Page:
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Why Word-of-Mouth is Better for Pest Control Than Any Other Marketing

Traditional marketing methods like brochures and print ads have certainly had their place in the pest control industry, and they probably won’t go away anytime soon.

But there’s another type of marketing that has been popular among field services businesses: word of mouth.

Word-of-mouth marketing can be an extremely potent tool for taking your business to the next level, but many business owners leave positive reviews and commentary about their business up to chance.

Yet there are many ways to intentionally promote word of mouth to take advantage of the benefits.

Here’s what you need to know…


Why Word of Mouth Works

According to Nielsen, 90% of consumers will believe a recommendation from a friend or family member over any other form of marketing. This can work either in your favor or against it, depending on what is being said, but the fact remains: word-of-mouth marketing simply works.

But studies have shown that while 64% of marketing executives indicated that they believe word of mouth is the most effective form of marketing, only 6% say they have mastered it. So if word of mouth works, why aren’t more businesses focused on it?

1. It’s about connection

Part of the problem could be that marketers tend to be focused on “collecting” information from customers instead of actually connecting with them. They want to know how many people are saying good things, so they will include reviews or referrals as a part of their marketing program, but they never take the next step in actually responding to those customer reviews.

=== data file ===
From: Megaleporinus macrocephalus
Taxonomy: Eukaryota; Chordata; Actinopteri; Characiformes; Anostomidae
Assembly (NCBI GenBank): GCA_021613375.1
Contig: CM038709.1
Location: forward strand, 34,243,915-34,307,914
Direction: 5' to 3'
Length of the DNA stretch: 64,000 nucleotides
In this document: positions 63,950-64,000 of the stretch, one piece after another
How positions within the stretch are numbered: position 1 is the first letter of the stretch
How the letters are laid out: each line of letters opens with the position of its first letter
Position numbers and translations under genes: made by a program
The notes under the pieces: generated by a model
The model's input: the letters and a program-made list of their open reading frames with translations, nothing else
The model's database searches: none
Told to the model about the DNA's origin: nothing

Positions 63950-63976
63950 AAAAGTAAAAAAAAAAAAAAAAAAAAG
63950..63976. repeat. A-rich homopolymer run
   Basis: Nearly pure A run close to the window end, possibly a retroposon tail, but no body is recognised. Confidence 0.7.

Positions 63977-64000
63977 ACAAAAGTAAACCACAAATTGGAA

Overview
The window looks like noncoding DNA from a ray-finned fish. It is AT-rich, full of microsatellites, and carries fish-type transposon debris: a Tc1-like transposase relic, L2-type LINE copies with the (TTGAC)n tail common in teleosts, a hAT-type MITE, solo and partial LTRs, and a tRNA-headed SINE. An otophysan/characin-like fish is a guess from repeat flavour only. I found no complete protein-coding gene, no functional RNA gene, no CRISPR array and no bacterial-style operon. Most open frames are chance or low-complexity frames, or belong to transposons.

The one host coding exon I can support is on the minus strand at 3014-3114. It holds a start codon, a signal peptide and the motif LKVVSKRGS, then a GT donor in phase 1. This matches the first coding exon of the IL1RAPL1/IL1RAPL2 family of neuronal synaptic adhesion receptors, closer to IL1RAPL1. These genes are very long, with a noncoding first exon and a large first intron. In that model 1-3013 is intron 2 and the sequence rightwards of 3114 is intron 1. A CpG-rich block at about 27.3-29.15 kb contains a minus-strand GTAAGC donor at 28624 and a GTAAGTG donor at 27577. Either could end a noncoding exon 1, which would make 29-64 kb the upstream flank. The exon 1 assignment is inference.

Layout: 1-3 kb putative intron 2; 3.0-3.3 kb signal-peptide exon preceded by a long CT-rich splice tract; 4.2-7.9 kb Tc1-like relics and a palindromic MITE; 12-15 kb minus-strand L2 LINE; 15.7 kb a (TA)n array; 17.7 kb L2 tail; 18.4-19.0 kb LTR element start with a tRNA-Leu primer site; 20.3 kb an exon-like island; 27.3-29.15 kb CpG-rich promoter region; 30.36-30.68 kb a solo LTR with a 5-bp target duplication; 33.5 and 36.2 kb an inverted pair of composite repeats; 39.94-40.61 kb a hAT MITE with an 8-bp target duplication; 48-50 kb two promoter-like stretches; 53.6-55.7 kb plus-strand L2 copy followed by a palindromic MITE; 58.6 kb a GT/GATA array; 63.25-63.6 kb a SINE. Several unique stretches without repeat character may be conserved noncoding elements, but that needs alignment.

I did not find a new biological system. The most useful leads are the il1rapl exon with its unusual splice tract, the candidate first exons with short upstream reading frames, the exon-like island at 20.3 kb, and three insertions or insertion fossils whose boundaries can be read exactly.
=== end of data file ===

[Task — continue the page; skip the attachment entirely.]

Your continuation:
But it’s not about collecting fans on your social media page, it’s about finding people who genuinely believe in your service and getting them to interact with you. Word-of-mouth marketing works because people buy in to your brand: they’re engaged and they want to talk about it.

2. It’s about trust building

Word-of-mouth marketing is also effective because your customers are happy with their service, but that doesn’t mean that a bad review is bad marketing. Word-of-mouth marketing is about building trust, so even if a bad review pops up on your radar, you can address it directly.

Many companies are already doing this through social media. When they post an advertisement and someone leaves a negative response or comment, a company spokesperson will address the issue directly on the page for everyone to see.